French TV Channel Brings Public Uproar, Government Scrutiny After Airing ‘Unplanned’

Calling the movie a “despicable anti-abortion propaganda tool,” the French government strongly condemned the broadcast network for being guilty of “obstruction to abortion.”

LEFT: Élisabeth Moreno attends a conference at Parc des Expositions Porte de Versailles on June 15, 2017, in Paris. RIGHT: Movie poster for ‘Unplanned.’
LEFT: Élisabeth Moreno attends a conference at Parc des Expositions Porte de Versailles on June 15, 2017, in Paris. RIGHT: Movie poster for ‘Unplanned.’ (photo: Christophe Morin / IP3/Getty Images and Pure Flix)

The American film Unplanned, broadcast for the first time on French television Aug. 16, is still causing an uproar across the country, including in the highest government circles.

In a tweet published during the broadcast of the movie, Minister Delegate for Gender Equality Élisabeth Moreno “firmly condemned” the fiction that “goes against the government’s values,” calling it a “despicable anti-abortion propaganda tool.” She claimed that abortion was a “progress for our society” and that it was a “fundamental and inalienable right for all women.” Her tweet was accompanied by the hashtag, “My body my choice.”

Portraying the life of Abby Johnson, former director of a Planned Parenthood center in Texas who became later a passionate pro-life activist, Unplanned was meant to shed light on the reality of abortion by showing what goes on behind the scenes of this international business, and the real tragedy that such practice represents for countless women.

The film, which is distributed by Evangelical Christian studio Pure Flix, provoked the wrath of the French progressive government. In an Aug. 17 communiqué, Élisabeth Moreno reiterated “the state’s unwavering support for Planned Parenthood,” which she said “has already been attacked several times recently, as well as for all the feminist associations that carry out considerable work to provide access to the law, to education on sexuality, contraception, abortion, and equal rights for women and men.”

While “reaffirming the inalienable nature of the right to control one’s own body,” Moreno added that “France fights against all those who would try to prevent women from having control over their bodies.”

According to her, by broadcasting this movie at a peak viewing hour, TV channel C8 — owned by Catholic French billionaire Vincent Bolloré — expressed its support to “anti-choice movements” and is guilty of “obstruction to abortion,” which has been criminalized in the country since 2017. She justified her accusation by the fact that the film “puts forward scientific untruths that inexorably misleads the viewer.”

The 2017 law characterizes the crime of obstruction to abortion as “preventing or attempting to prevent the performance of or access to information about a voluntary termination of pregnancy […] by any means, including electronically or online, in particular by disseminating or transmitting allegations or information of such a nature as to intentionally mislead, for the purpose of dissuasion, as to the characteristics or medical consequences of a voluntary termination of pregnancy.”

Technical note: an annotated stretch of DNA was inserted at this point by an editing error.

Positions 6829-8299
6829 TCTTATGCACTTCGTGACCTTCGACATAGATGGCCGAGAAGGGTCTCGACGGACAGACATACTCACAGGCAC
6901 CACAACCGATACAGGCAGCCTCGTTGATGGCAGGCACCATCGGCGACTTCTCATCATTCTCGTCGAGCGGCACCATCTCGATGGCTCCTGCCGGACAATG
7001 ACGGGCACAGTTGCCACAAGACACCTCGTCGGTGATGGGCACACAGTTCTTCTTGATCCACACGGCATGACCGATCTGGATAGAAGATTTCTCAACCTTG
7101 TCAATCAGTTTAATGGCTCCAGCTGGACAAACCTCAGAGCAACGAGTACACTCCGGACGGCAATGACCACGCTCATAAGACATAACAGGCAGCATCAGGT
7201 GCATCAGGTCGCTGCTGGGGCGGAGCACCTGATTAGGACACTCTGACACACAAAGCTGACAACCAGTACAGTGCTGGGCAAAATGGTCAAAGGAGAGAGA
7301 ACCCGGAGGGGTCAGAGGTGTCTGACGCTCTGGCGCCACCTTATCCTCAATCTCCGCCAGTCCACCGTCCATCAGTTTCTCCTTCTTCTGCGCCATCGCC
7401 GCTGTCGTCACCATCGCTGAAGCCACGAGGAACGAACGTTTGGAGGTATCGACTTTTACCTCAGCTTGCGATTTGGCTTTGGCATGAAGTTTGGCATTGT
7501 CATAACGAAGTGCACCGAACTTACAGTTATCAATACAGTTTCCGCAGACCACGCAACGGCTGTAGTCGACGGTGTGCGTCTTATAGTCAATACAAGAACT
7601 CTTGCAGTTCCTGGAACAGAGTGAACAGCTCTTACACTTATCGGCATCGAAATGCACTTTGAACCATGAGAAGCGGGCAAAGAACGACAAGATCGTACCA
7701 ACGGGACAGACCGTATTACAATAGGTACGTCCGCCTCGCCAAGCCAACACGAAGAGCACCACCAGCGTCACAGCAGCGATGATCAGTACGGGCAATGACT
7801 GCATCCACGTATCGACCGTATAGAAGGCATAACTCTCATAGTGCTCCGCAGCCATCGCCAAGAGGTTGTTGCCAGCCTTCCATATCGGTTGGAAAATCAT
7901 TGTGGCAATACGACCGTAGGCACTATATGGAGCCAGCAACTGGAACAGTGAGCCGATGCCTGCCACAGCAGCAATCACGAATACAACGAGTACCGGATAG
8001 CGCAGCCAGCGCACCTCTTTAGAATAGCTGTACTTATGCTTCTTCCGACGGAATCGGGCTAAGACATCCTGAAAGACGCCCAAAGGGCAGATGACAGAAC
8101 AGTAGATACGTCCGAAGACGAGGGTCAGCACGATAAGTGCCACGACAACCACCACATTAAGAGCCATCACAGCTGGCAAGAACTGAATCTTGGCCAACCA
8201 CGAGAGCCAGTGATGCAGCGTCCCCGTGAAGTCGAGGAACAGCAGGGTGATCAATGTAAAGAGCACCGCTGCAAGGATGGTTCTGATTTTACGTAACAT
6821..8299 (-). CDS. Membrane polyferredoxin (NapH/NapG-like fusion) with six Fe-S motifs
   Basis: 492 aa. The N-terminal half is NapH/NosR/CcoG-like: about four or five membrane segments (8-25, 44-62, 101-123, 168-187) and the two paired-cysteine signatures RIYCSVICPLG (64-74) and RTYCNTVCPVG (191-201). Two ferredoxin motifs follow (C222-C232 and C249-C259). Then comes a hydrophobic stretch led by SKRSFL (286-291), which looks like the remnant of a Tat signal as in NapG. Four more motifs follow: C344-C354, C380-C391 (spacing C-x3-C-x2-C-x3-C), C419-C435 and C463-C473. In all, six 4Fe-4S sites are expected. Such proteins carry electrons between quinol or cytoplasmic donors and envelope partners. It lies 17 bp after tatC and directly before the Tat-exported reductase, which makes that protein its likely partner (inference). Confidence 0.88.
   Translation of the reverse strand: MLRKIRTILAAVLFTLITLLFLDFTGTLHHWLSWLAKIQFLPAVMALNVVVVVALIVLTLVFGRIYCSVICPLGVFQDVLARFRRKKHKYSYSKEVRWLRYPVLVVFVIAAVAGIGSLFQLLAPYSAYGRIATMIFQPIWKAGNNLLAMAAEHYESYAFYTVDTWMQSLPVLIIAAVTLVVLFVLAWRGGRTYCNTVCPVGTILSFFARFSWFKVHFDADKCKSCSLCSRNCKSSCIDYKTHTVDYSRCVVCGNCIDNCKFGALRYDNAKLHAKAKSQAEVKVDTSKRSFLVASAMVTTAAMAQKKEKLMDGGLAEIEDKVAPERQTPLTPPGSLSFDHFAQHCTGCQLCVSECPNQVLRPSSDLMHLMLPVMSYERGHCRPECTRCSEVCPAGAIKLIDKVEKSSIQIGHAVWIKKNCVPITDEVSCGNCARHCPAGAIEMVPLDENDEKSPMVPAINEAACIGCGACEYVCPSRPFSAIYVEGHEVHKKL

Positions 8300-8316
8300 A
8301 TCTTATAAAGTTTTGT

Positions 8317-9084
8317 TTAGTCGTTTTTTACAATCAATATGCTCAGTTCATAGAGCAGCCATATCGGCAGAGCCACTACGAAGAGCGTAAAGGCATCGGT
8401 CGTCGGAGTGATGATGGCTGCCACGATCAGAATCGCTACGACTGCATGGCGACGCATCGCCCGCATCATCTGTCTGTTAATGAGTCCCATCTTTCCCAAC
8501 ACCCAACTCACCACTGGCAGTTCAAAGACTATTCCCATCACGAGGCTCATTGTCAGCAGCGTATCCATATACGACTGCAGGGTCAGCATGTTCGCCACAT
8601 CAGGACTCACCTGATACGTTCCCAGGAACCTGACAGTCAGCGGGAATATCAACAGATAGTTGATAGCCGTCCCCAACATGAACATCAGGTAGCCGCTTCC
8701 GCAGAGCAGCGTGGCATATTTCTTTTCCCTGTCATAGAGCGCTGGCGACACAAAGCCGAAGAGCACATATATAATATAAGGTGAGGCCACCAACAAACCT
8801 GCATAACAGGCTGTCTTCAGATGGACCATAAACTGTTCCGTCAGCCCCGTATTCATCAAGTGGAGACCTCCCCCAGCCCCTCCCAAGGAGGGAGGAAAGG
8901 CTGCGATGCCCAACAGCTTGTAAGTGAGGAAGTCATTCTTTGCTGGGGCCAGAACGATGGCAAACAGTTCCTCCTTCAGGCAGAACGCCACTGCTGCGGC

This legal argument raised by the minister, however, was challenged by lawyer Adeline Le Gouvello, for whom such accusation is unfounded since the movie in question is adapted from a true story, and from a lived experience. Thus, as she claimed in an interview with Catholic newspaper La Croix, “putting this experience into images is a matter of artistic freedom and freedom of expression. To call this into question would fall within the ambit of crime of opinion.”

She later clarified in an Aug. 18 tweet that contrary to the minister’s claims, abortion was never recognized as a fundamental right but is an exception to the principle of respect for life — one that “opens a possibility for women to resort to it.”

The French Audiovisual Superior Council (CSA) told The Huffington Post that its experts would investigate this matter after receiving several reports from viewers. The CSA said it will be screening the film as well as conducting a review of the referrals received, and that in case of failure to comply with the legal obligations to which it is subject, it will intervene with the TV channel. The council should render its verdict in a few weeks. 

Prior to the broadcast of Unplanned, the council also known as the “broadcasting gendarme” was already challenged on social media by several citizens who called the authority to prevent the broadcast of the controversial movie, notably through a petition signed by some 20,000 people. In a tweet in response to these solicitations, the CSA said that as the “guarantor of freedom of speech and audiovisual communication” in the country, it “does not intervene in the programming of channels” and that the latter “are free to choose their programs,” but said it could intervene afterward should there be a possible breach of law.